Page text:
The Secretary of State to the Embassy in the United Kingdom 1
A–845. In the interest of advancing settlement of the boundary disputes between the Saudi Arabian Government and the United Kingdom in behalf of the Sheikhdoms, the Department has several observations to make regarding the British position on certain points as briefly outlined in the Embassy’s telegram No. 2075 dated October 9.2 It is believed that areas of dispute should be kept to a minimum and that progress toward a solution would be better served if exaggerated claims were not advanced. Similar observations have already been made to Embassy Jidda for informal discussion with the Saudi Arabian Government, reference Department’s instruction No. 7 dated March 3, 1950,3 a copy of which was sent to Embassy London. The Department has also made like comment to Aramco officials on several occasions.
It is believed that the United Kingdom contention in paragraph 1 of the telegram referred to ignores the reality of Ibn Saud’s continuous control in al Hasa since May 1913. Citation of Ibn Saud’s acknowledgement of Turkish sovereignty presumably refers to his acceptance of the title of Vali of Nedj and al Hasa in June 1914. This would seem to offer no support to the British position regarding the 1913 blue line demarcation, however, because the subsequent treaty between the United Kingdom and Ibn Saud signed December 26, 1915 and ratified July 18, 1916, acknowledges that al Hasa belongs to Ibn Saud. It is recalled, moreover, that the convention establishing the [Page 118]blue line in the first place was never ratified by either the United Kingdom or Turkey.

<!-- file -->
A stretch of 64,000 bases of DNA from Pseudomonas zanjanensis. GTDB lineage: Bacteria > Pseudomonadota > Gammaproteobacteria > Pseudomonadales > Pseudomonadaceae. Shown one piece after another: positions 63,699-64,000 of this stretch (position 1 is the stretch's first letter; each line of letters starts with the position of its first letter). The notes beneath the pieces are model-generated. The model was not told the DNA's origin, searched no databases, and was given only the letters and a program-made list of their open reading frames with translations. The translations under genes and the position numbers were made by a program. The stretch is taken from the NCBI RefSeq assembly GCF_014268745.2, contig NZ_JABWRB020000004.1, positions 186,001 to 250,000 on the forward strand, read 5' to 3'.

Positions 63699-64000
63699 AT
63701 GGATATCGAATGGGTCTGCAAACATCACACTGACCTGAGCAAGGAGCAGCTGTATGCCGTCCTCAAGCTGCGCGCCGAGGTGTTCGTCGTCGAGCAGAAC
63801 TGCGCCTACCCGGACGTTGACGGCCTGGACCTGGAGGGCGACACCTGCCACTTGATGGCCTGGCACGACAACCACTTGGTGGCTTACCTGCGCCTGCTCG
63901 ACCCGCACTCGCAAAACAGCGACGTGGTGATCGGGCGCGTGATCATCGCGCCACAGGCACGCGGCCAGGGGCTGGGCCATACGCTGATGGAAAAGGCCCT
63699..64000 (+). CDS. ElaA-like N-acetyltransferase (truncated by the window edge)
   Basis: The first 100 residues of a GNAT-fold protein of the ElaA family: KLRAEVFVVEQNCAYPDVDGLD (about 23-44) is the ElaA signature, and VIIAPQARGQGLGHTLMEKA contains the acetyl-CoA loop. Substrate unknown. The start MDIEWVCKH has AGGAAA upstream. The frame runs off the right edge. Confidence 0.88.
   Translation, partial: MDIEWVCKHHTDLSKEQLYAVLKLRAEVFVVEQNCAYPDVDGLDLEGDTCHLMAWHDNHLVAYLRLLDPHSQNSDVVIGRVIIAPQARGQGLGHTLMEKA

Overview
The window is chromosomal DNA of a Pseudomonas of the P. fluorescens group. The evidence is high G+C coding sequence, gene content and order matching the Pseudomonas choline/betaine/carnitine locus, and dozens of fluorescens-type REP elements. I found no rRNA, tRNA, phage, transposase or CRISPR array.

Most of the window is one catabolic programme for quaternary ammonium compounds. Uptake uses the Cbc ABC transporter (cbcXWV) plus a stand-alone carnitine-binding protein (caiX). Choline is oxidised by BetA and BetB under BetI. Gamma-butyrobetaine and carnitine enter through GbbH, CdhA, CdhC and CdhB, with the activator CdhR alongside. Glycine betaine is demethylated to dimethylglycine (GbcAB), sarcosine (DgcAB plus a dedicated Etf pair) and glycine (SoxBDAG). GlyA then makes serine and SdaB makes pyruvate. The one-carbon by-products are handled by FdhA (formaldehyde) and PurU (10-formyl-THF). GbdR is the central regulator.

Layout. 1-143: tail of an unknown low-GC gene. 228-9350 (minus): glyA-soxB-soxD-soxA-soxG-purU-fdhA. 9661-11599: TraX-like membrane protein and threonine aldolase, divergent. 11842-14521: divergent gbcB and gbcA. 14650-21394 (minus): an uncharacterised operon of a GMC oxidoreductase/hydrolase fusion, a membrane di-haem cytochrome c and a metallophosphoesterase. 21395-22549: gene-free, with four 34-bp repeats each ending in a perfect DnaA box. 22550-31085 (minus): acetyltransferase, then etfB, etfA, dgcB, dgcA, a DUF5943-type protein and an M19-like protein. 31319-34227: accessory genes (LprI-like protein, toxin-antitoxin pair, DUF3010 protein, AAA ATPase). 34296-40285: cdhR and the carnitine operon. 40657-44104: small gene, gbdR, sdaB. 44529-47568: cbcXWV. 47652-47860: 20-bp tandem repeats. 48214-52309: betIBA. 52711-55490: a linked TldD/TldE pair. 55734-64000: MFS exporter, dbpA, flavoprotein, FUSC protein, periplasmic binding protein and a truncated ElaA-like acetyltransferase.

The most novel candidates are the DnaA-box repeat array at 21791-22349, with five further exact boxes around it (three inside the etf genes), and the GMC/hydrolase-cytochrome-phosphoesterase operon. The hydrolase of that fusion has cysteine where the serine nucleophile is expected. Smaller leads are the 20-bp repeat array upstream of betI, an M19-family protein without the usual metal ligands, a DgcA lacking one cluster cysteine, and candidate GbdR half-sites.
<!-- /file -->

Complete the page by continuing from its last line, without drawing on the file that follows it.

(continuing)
In regard to paragraph 2 of the referenced telegram, it is difficult to understand why there should be any reluctance to cite the instrument by which the Sultan of Muscat and Oman asked the United Kingdom to negotiate on his behalf, and the British reply. It would so easily settle the question beyond further dispute.
You may, at your discretion, discuss the views expressed above with the Foreign Office on an informal basis.
- Repeated to Jidda and Dhahran.↩
- Not printed; it reported the Foreign Office considered the Anglo-Turkish agreements of 1913 and 1914 a legal basis for its claims and stated the burden of proof for extravagant claims rested on Saudi Arabia. The United Kingdom also maintained it had the right to negotiate for the Sultan of Muscat, and considered itself bound by treaty to defend Abu Dhabi’s claim for Buraimi. (786A.022/10–950)↩
- Not printed; it advised the Embassy that the Department of State considered much of the Saudi Arabian documentation not convincing as support for its claims; but advised the Embassy not to communicate that position to the Saudi Arabian Government, nor to indicate that the Department had taken any position with regard to the claims. (786A.022/3–350)↩